Journal of Clinical and Aesthetic Dermatology

MAY 2018

An evidence-based, peer-reviewed journal for practicing clinicians in the field of dermatology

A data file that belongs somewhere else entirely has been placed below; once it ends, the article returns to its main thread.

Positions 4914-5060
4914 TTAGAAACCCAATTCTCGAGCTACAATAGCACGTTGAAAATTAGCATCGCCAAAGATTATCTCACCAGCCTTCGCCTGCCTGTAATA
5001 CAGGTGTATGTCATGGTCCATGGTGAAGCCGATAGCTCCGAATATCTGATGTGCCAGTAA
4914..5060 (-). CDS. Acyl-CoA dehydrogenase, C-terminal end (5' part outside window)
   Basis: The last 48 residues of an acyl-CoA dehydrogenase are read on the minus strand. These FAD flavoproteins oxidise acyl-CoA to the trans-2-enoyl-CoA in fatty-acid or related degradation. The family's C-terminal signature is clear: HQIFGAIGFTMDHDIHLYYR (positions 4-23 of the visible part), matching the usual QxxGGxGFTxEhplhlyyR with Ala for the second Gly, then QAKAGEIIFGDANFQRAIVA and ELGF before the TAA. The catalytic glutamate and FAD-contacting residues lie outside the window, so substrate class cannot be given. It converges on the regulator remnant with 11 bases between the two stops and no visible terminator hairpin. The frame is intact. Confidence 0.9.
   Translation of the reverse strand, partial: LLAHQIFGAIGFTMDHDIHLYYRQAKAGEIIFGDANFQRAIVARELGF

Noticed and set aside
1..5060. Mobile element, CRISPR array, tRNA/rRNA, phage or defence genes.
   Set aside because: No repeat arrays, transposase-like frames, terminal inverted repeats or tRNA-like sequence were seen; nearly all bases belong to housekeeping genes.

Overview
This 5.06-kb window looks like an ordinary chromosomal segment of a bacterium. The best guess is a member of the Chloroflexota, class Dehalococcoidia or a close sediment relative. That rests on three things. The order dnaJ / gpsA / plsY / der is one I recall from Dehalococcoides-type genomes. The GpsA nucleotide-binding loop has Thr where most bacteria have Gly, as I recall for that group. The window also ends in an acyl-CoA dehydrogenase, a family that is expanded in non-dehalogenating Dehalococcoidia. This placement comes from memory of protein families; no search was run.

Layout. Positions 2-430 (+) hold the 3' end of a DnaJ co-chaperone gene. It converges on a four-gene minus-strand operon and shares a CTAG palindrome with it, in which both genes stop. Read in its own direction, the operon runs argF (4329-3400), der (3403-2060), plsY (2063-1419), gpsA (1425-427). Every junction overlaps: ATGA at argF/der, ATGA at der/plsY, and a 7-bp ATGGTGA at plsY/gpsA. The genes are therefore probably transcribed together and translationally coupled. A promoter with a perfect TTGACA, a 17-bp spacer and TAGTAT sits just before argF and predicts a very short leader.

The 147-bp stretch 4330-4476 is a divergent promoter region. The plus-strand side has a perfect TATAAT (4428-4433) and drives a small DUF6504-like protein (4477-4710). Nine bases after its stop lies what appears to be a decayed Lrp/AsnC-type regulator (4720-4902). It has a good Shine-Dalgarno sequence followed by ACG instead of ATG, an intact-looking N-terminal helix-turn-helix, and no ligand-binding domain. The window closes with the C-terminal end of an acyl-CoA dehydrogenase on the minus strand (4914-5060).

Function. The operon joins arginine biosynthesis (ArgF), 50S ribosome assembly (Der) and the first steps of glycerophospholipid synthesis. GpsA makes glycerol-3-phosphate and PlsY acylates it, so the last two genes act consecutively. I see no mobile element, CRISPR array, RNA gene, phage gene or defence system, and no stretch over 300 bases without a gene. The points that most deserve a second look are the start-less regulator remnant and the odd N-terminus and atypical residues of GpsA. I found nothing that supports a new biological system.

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E54 JCAD JOURNAL OF CLINICAL AND AESTHETIC DERMATOLOGY April 2018 • Volume 11 • Number 4 T H E E M E R G E N C Y K I T A n A e s t h e t i c Co m p l i ca t i o n s E x p e r t G ro u p Co n s e n s u s Pa p e r Belezany 12 identified 98 cases of vision change. Reported high risk areas include glabella (38.8%), nasal region (25.5%), nasolabial fold (13.3%), and forehead (12.2%). Autologous fat was responsible for most of the complications (47.9%) followed by hyaluronic acid (23.5%), 12 and,in cases when autologous fat had been injected, 5,10 worse outcomes have been reported In 2012, the United Kingdom reported its first case (after injection to the temple with Poly-L-Lactic Acid, the first report with this product). 13 In 2013, the first two cases of bilateral blindness were reported (calcium hydroxyapatite to the nose and hyaluronic acid to the glabella, which also led to cerebral infarction). 11 The exact incidence of this devastating adverse event remains to be determined due to the heterogeneity of data. 7 Due to the seriousness of this complication, as part of the consent process, significant visual loss should be explained to the patient as a possible rare complication. 11 SIGNS AND SYMPTOMS • Pain (ocular, facial, headache or a combination) • Nausea • Vision loss • Paralysis or weakness of ocular muscles • Ptosis • Posterior displacement of the eye • Strabismus (misalignment of the eyes when looking at an object) • Corneal oedema • Pupillary abnormality • Iris atrophy • Anterior chamber inflammation • Phthisis bulbi (shrunken, non-functional eye) • Livedo reticularis (a mottled, reticulated vascular pattern of the skin). Visual loss following embolization of dermal filler typically occurs within seconds of injection, 7 although visual loss has been reported seven hours post-treatment in the case of a posterior ciliary artery occlusion. 14 Complete loss of vision is the normal presentation, although there might be visual field defects. Visual loss is often accompanied by sudden onset of severe pain (ocular, facial, and/or headache), although central retinal and retinal branch artery occlusions might present without ocular pain. Other symptoms include ophthalmoplegia (paralysis or weakness of ocular muscles), ptosis, enophthalmos (posterior displacement of the eye), and horizontal strabismus (abnormal alignment of the eyes). These symptoms accompany blindness due to disturbed flow to the superior and inferior branches, which supply the extraocular muscles. 6 Many cases with visual loss and periocular symptoms also subsequently develop enophthalmos, and surgery should be considered in patients demonstrating greater than 2mm descent within six weeks of the injury. 15 Other symptoms and signs include corneal edema, anterior chamber inflammation, nausea, headache, pupillary abnormality, iris atrophy, phthisis bulbi, and livedo reticularis. 7 Cerebral infarction can accompany retinal artery occlusion, and therefore signs and symptoms such as aphasia or even contralateral hemiparesis might also be present. Central nervous system complications were seen in 23.5 12 to 39 percent 5 of cases where vision was affected. An magnetic resonance imaging (MRI) scan should be performed in all patients who suffer visual loss or ocular pain as a result of filler injections. 10 AREAS OF CAUTION Injections into the nose and glabella form the vast majority of reported cases of blindness, 7 although moderate risk sites include the nasolabial folds, forehead, periocular region, temple, and cheek. Uncommon sites are the eyelid, lips ,and chin. Due to its complex vascularity, any region of the face is at risk for this complication. 4 MINIMIZING THE RISK The key preventative strategies are as follows: 6 1. Know the location and depth of facial vessels and the common variations. 7 Injectors should understand the appropriate depth and plane of injection at different sites. 2. Inject slowly and with minimal pressure. 1,4,11 3. Inject in small increments 1,7 so that any filler injected into the artery can be flushed peripherally before the next incremental injection. This prevents a column of filler traveling retrograde and subsequently anterograde. No more than 0.1mL of filler should be injected with each increment. 4. Move the needle tip while injecting 4 so as not to deliver a large deposit in one location. 5. Always aspirate before injection, 1,4,7 though

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